Jeremy Hunt refuses to condemn Daily Mail attacks on Ralph Miliband

The Health Secretary says Ed Milband's father was "no friend of the free market" as Clegg offers the Labour leader his support.

After the Daily Mail responded to Ed Miliband's defence of his father by reprinting the original smear piece ("We repeat this man DID hate Britain") and running an editorial entitled "An evil legacy and why we won't apologise", Conservative and Lib Dem ministers are rightly being challenged to condemn the paper.

Given the opportunity to do so on the Today programme this morning, David Cameron said: "I haven't read the original article, I haven't read the reply and so I'm not really in a good place to comment". He added: "All I know is if anyone had a go at my father I would want to respond very vigorously. There’s not a day goes by when you don’t think about your dad and all that he meant to you, so I completely understand why Ed would want to get his own point of view across."

But while Cameron's response was rather mealy-mouthed, Jeremy Hunt has gone even further, refusing to offer any criticism of the Mail and declaring on BBC News: "Ralph Miliband was no friend of the free market and I have never heard Ed Miliband say he supports it." When a man's dead father is being described as "evil", one might have thought that politics was a secondary issue, but not for Hunt.

Nick Clegg, by contrast, whose own family has been attacked by the Mail, has done the decent thing and offered his support to Miliband.

I support @Ed_Miliband defending his dad. Politics should be about playing the ball, not the man, certainly not the man's family.

— Nick Clegg (@nick_clegg) October 1, 2013

Shadow health secretary Jeremy Hunt speaks at the Conservative Spring Forum in 2012. Photograph: Getty Images.

George Eaton is political editor of the New Statesman.

Photo: Getty Images
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The buck doesn't stop with Grant Shapps - and probably shouldn't stop with Lord Feldman, either

The question of "who knew what, and when?" shouldn't stop with the Conservative peer.

If Grant Shapps’ enforced resignation as a minister was intended to draw a line under the Mark Clarke affair, it has had the reverse effect. Attention is now shifting to Lord Feldman, who was joint chair during Shapps’  tenure at the top of CCHQ.  It is not just the allegations of sexual harrassment, bullying, and extortion against Mark Clarke (all of which he denies), but the question of who knew what, and when.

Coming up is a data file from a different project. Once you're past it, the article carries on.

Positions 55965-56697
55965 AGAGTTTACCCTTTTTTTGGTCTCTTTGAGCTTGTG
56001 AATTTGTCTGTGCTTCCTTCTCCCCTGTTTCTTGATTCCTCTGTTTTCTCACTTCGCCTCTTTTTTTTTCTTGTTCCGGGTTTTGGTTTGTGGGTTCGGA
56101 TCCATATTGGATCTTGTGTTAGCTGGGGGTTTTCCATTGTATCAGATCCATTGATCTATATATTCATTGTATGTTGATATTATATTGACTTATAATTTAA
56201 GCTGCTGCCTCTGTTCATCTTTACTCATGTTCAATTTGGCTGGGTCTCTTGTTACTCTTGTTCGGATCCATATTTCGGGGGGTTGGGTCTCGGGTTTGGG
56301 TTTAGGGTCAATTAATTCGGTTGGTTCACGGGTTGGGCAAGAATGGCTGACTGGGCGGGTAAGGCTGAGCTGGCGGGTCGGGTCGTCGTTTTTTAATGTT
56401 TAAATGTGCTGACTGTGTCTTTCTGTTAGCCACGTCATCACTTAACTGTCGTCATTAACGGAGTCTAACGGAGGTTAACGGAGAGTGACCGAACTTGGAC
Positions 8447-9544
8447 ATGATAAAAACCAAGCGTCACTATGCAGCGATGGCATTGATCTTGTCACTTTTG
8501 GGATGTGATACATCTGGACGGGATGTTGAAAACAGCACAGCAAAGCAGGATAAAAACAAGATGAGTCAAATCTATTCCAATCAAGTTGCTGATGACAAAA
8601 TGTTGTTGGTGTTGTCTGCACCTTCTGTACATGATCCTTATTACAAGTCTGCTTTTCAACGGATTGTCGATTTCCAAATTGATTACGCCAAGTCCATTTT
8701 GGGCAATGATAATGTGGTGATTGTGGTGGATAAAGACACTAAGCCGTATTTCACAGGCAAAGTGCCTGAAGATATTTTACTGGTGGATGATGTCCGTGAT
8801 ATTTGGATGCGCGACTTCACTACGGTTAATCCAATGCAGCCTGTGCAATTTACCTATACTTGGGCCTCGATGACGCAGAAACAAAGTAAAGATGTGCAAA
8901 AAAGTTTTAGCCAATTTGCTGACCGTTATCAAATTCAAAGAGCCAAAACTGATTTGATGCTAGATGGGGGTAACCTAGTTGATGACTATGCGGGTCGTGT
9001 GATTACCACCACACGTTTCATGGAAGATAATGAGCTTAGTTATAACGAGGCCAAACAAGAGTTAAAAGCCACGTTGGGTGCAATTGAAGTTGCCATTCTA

Although Shapps’ resignation letter says that “the buck” stops with him, his allies are privately furious at his de facto sacking, and they are pointing the finger at Feldman. They point out that not only was Feldman the senior partner on paper, but when the rewards for the unexpected election victory were handed out, it was Feldman who was held up as the key man, while Shapps was given what they see as a relatively lowly position in the Department for International Development.  Yet Feldman is still in post while Shapps was effectively forced out by David Cameron. Once again, says one, “the PM’s mates are protected, the rest of us shafted”.

As Simon Walters reported in the Mail on Sunday, the focus is turning onto Feldman, while Paul Goodman, the editor of the influential grassroots website ConservativeHome has piled further pressure on the peer by calling for him to go.

But even Feldman’s resignation is unlikely to be the end of the matter. Although the scope of the allegations against Clarke were unknown to many, questions about his behaviour were widespread, and fears about the conduct of elections in the party’s youth wing are also longstanding. Shortly after the 2010 election, Conservative student activists told me they’d cheered when Sadiq Khan defeated Clarke in Tooting, while a group of Conservative staffers were said to be part of the “Six per cent club” – they wanted a swing big enough for a Tory majority, but too small for Clarke to win his seat. The viciousness of Conservative Future’s internal elections is sufficiently well-known, meanwhile, to be a repeated refrain among defenders of the notoriously opaque democratic process in Labour Students, with supporters of a one member one vote system asked if they would risk elections as vicious as those in their Tory equivalent.

Just as it seems unlikely that Feldman remained ignorant of allegations against Clarke if Shapps knew, it feels untenable to argue that Clarke’s defeat could be cheered by both student Conservatives and Tory staffers and the unpleasantness of the party’s internal election sufficiently well-known by its opponents, without coming across the desk of Conservative politicians above even the chair of CCHQ’s paygrade.

Stephen Bush is editor of the Staggers, the New Statesman’s political blog.